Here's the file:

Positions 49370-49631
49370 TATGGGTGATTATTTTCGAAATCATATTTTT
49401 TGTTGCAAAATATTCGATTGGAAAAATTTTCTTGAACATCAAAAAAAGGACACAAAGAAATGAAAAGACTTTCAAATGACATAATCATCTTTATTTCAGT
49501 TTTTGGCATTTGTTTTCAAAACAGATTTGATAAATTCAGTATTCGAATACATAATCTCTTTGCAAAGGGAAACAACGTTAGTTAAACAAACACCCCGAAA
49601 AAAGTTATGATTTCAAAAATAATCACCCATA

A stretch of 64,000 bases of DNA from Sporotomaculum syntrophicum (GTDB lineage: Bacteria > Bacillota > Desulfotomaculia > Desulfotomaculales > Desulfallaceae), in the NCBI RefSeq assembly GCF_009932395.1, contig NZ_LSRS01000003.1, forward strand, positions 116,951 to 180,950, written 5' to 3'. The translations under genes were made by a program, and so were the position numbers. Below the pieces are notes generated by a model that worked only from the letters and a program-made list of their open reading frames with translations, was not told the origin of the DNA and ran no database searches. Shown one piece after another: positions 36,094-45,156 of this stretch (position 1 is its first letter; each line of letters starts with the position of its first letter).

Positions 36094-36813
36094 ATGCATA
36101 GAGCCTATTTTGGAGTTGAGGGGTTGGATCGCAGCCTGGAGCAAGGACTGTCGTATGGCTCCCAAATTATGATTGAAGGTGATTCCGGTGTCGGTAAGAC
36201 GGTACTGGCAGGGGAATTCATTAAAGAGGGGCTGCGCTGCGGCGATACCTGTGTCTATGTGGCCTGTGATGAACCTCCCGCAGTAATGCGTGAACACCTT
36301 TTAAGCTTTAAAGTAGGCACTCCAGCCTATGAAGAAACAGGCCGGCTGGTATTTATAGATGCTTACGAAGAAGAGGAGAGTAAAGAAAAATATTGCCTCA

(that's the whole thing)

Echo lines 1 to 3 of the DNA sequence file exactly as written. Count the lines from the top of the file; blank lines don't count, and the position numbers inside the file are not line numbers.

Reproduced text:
Positions 49370-49631
49370 TATGGGTGATTATTTTCGAAATCATATTTTT
49401 TGTTGCAAAATATTCGATTGGAAAAATTTTCTTGAACATCAAAAAAAGGACACAAAGAAATGAAAAGACTTTCAAATGACATAATCATCTTTATTTCAGT